As part of the Federal Reserve’s wide scope of responsibility and oversight, the eight regional branches are tasked with monitoring residential and commercial real estate markets; tracking trends and data in order to more accurately adjust to market fluctuations affecting the economy. These studies provide hard data for the Fed to make economic adjustments, but they can also be a great gauge for real estate investors. Any successful investor will tell you that the ability to forecast changes in the real estate cycle is vital. As much as knowing your market and asset class, an awareness of other economic factors is important for mitigating investment risk.
The Federal Reserve Bank of Atlanta serves as the central bank’s regional authority for the southeast. It tracks real estate markets for the region, including Florida and offers comparisons on a national scale. Our guest this week is a commercial real estate expert with the Fed’s Atlanta branch.
Brian Bailey is a Senior Technical Expert in the Supervision and Regulation Division of the Federal Reserve Bank of Atlanta. Specializing in commercial real estate, Brian tracks and analyzes emerging trends in the southeastern region and provides thought leadership on commercial real estate and guidance for the central bank.
Brian brings a diverse background in commercial real estate finance and acquisitions to the Fed. He has over 15 years of experience in commercial real estate finance, having managed financing for millions of square feet in real estate holdings for several large-scale equity and development firms. Brian received an MBA with concentrations in Real Estate and Finance from the University of Florida and has earned a CCIM designation.
You won’t want to miss this commercial real estate outlook on Florida!
Winter is coming… And so are national interest rate increases.
The Federal Reserve has recently announced a new national interest rate hike, the first since 2006. Real estate investors are very anxious about the announced rate hike. Many investors are wary that the rate hike may be instituted prematurely in an economy that is not capable of facilitating the effects on real estate markets.
Mark Fleming, Ph. D. serves as the Chief Economist for First American Financial Corporation. With over 20 years’ experience in mortgage and property information, Mark analyzes and forecasts national mortgage and real estate markets. This episode, Mark lends his expertise to our discussion on the new rate hike‘s effect on current real estate markets at a national level, and tells us why investors shouldn’t be so worried.
Federal Reserve Rate Hikes
First rate hike in 9 yrs
2006 – +5% increase
2007 -’08 to Present – 0%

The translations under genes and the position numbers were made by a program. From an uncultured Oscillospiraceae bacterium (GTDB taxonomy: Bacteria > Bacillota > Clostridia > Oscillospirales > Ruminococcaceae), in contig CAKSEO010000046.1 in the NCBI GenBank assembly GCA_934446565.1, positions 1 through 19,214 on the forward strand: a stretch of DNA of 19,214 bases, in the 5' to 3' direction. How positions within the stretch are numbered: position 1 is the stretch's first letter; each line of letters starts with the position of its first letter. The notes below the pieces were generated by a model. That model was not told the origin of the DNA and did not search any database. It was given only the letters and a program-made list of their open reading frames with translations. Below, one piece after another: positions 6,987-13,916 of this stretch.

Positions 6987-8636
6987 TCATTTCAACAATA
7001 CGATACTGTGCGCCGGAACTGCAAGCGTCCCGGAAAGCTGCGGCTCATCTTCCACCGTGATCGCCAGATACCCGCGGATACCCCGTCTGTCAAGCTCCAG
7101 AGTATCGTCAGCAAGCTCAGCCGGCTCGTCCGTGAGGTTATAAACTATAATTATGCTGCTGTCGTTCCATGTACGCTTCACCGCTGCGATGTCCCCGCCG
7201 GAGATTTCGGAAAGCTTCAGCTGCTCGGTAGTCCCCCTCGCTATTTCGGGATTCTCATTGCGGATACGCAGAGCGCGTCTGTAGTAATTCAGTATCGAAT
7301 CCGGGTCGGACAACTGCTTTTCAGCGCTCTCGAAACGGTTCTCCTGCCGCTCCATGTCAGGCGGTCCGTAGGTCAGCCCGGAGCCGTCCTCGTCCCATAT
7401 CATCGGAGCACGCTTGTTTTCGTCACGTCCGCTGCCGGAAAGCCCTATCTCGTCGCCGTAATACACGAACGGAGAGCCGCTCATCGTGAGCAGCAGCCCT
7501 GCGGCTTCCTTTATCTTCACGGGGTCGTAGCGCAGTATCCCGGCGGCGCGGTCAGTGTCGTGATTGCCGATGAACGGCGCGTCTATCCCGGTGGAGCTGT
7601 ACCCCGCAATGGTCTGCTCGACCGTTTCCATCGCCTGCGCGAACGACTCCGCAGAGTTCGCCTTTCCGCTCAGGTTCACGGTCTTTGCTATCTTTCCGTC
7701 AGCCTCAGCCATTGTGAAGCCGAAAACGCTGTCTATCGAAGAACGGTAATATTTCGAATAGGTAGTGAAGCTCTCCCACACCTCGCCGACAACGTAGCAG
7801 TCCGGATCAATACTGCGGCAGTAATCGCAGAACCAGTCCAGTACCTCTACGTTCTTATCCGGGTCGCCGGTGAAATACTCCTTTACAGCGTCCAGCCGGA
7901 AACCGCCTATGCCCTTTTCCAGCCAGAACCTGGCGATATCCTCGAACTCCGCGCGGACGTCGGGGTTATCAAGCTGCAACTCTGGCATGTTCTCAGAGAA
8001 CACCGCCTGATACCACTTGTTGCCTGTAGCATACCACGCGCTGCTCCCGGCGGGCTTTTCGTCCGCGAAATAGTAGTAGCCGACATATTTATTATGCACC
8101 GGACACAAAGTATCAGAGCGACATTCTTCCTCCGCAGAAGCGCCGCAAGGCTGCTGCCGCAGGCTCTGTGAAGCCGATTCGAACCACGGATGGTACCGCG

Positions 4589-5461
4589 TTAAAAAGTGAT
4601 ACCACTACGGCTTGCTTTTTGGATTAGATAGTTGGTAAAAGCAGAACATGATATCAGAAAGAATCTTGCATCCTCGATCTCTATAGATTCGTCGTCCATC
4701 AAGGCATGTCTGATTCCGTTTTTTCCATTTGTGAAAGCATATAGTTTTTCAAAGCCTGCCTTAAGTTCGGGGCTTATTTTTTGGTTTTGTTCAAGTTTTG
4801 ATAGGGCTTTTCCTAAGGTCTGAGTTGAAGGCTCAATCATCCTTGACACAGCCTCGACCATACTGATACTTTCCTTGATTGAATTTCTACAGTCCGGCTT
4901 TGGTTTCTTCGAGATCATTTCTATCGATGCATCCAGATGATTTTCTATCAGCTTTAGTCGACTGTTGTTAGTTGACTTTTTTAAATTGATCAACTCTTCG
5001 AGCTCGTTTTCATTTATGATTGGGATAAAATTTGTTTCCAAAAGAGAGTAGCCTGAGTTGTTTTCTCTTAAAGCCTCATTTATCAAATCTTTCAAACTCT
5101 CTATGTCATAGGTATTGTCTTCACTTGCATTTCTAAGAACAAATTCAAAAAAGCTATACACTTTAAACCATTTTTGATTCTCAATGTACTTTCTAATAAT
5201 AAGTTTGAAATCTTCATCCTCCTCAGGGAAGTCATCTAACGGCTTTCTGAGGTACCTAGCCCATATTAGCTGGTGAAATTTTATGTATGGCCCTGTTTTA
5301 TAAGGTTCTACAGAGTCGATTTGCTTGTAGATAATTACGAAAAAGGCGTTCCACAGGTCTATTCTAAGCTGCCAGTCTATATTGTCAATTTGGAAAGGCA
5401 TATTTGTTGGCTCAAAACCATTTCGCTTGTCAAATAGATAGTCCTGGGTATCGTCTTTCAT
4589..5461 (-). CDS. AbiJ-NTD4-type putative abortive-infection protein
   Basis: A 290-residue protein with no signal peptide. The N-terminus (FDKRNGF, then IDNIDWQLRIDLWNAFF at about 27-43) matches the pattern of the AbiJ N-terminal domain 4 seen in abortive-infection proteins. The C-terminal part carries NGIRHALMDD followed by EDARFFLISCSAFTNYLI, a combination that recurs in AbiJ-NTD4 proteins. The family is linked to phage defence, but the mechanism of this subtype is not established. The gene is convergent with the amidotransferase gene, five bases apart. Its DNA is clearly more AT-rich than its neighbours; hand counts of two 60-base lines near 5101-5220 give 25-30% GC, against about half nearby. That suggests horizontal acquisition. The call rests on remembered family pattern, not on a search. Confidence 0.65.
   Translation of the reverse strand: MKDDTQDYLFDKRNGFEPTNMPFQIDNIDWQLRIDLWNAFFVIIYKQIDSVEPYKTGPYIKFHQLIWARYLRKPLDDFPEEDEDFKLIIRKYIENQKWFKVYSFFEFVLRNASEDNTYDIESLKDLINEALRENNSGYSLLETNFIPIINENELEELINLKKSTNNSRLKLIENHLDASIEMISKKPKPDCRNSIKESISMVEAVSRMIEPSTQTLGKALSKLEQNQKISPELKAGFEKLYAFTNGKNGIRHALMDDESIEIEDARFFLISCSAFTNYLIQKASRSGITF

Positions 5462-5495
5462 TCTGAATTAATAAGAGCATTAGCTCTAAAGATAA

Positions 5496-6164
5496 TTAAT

End of Year (2015) – .25% increase
2016 – +1% increase
Instituted to correlate with expected income/wage growth
Long-term, fixed-rate loans not affected
Good for housing markets
House-price appreciation seeing “asset inflation”, especially in Florida
5-6% nationally, higher in FL markets (South Florida)
Out-pacing current wage growth, causing increase in housing rates
Rate hike should slow appreciation growth rate
2016 and Beyond
Rate hike est. 5% increase
House-appreciation (Nationally) projected to slow to 3-4%
Income growth est. 3-4% increase
Commercial real estate to benefit from economic growth
Multi-family to benefit from strong millennial rental market
The Federal Reserve is institution many are aware of. As the central bank of the United States, it serves as the standard for banking as well as regulates and moderates national interest rates. What many don’t know is that the Federal Reserve also has many other responsibilities.
Carl D. Hudson, Ph.D. is the Director of the Center for Real Estate Analytics at the Federal Reserve Bank Atlanta. The Atlanta division of the Fed (1 of 12) oversees much of the Southeast U.S., including Florida. Dr. Hudson is responsible for identifying and analyzing systemic impacts in real estate, economy, financial institutions and consumers. This week he shares his insights on the post-recession rates of Florida’s real estate market and its relation to the rest of the nation.
Florida is real estate market economy
Immigration major factor in FL real estate market
2000-2007 – >300k/ year in population growth
2008-2009 – <100k/ year
Economy is improving slowly
FL employment growth rates – 3.4% annually, highest in Southeast U.S.
Only .2% growth from pre-recession peak
Interest Rates may see increase over time
Short-term rate increases likely
Indicative of returning economy
No dramatic increases
Multi-Family markets in FL
40% year-after-year construction growth rates
Major Markets: Tampa, Ft. Lauderdale, Miami, Jacksonville, Orlando seeing positive trends in construction
Largely driven by foreign market
July 2012: 4200 units under construction; June 2015 20,000 units under construction
Strengthening of U.S. dollar may inhibit foreign investment
Lower rates than pre-recession, but functioning at rates equivalent to early 2000s
Changes to investing
Prior to recession – financing investment involved a deposit
Post-recession – “pay as you go” financing on the rise
Greater commitment to investment, not easy to walk away
Growth trends for Florida?
Panama Canal reopening could mean major impacts on East Coast port cities
In FL – Jacksonville, Tampa, Miami, Ft. Lauderdale
To find out more from Dr. Hudson’s department, visit The Federal Reserve Bank of Atlanta’swebsite and click the Center for Real Estate Analyticslink
Click here to read the President of the Atlanta Federal Reserve, Dennis Lockhart‘s speech on the national economy